April 20, also known as 4/20, is a day that has come to symbolize the celebration of cannabis. People erroneously connect 4/20 to the number of chemical compounds in the marijuana plant and to police radio codes for cannabis. Whatever the day’s origins, it has taken on importance for the movement to end cannabis prohibition. In the state of Wisconsin, where a majority of residents support legalization, the Legislature remains inactive on the issue. During the last legislative session, the only bill related to cannabis taken up by the Republican-controlled Legislature was a bill to further criminalize cannabis extracts including butane hash oil. Nevertheless, at 10 a.m. on the fabled day of haze, the Senate Committee on Insurance, Licensing & Forestry will hold a hearing on a medicinal cannabis bill.
The bill, authored by Sen. Mary Felzkowski (R-Irma), would legalize medicinal use of cannabis under specific conditions. Patients would need to be registered, and the cannabis must be in the form of a liquid, oil, pill, tincture or topical ointment. The restrictions put Wisconsin out of step with 37 states that allow medicinal cannabis and another 18 that have fully legalized the plant. The bill also establishes a medical cannabis regulatory committee, which Felzkowski has said would take the process of regulation out of the Legislature’s hands.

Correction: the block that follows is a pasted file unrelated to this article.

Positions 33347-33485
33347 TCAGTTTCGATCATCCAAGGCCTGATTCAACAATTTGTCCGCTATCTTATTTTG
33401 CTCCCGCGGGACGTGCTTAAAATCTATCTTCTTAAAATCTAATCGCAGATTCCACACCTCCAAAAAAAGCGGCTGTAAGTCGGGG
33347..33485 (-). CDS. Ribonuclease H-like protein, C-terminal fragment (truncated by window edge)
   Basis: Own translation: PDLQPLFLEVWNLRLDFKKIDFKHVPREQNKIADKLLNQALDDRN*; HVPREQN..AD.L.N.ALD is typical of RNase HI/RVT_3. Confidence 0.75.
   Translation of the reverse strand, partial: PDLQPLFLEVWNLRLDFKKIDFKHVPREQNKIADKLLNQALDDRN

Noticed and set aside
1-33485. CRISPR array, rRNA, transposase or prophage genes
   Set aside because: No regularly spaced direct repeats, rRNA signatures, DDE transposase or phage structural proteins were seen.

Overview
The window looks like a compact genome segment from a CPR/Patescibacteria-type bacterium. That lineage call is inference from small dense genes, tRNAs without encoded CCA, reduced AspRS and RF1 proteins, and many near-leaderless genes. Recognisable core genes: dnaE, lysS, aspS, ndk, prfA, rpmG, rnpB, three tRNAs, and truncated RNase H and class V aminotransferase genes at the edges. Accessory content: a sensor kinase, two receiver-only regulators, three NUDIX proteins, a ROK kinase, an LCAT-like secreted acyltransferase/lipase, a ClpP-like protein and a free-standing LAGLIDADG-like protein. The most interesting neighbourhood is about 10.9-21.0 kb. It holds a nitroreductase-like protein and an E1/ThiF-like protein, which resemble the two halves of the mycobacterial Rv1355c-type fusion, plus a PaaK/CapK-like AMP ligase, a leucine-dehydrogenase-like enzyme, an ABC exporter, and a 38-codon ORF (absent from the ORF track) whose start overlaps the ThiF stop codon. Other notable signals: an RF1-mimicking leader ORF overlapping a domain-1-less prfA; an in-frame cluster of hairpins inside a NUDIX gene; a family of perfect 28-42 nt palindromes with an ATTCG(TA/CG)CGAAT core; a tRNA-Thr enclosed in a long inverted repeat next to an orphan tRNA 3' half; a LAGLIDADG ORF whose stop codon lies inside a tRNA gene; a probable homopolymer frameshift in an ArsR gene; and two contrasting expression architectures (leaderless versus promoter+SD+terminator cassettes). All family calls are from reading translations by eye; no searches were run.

Steps toward ending cannabis prohibition in Wisconsin have been slow and difficult. Felzkowski has attempted to introduce bills to stimulate a conversation about cannabis among Republican officials in the past. Wednesday would mark the first time a medicinal cannabis bill would get a public hearing. But the Legislature has adjourned until 2023, meaning no new laws will pass before then. As proposals from both sides of the aisle have failed to motivate the Republican-controlled Legislature, some advocates and public officials have pushed to lower existing penalties locally.
Cannabis is essentially decriminalized in the city of Madison, and amounts of 28 grams or under have been deprioritized by law enforcement elsewhere. The changes aren’t consistent, however, and in some areas stiff penalties can still result from cannabis possession. Gov. Tony Evers proposed fully legalizing cannabis and allocating tax revenues for community investments. The proposal failed to garner support in the Legislature, however.
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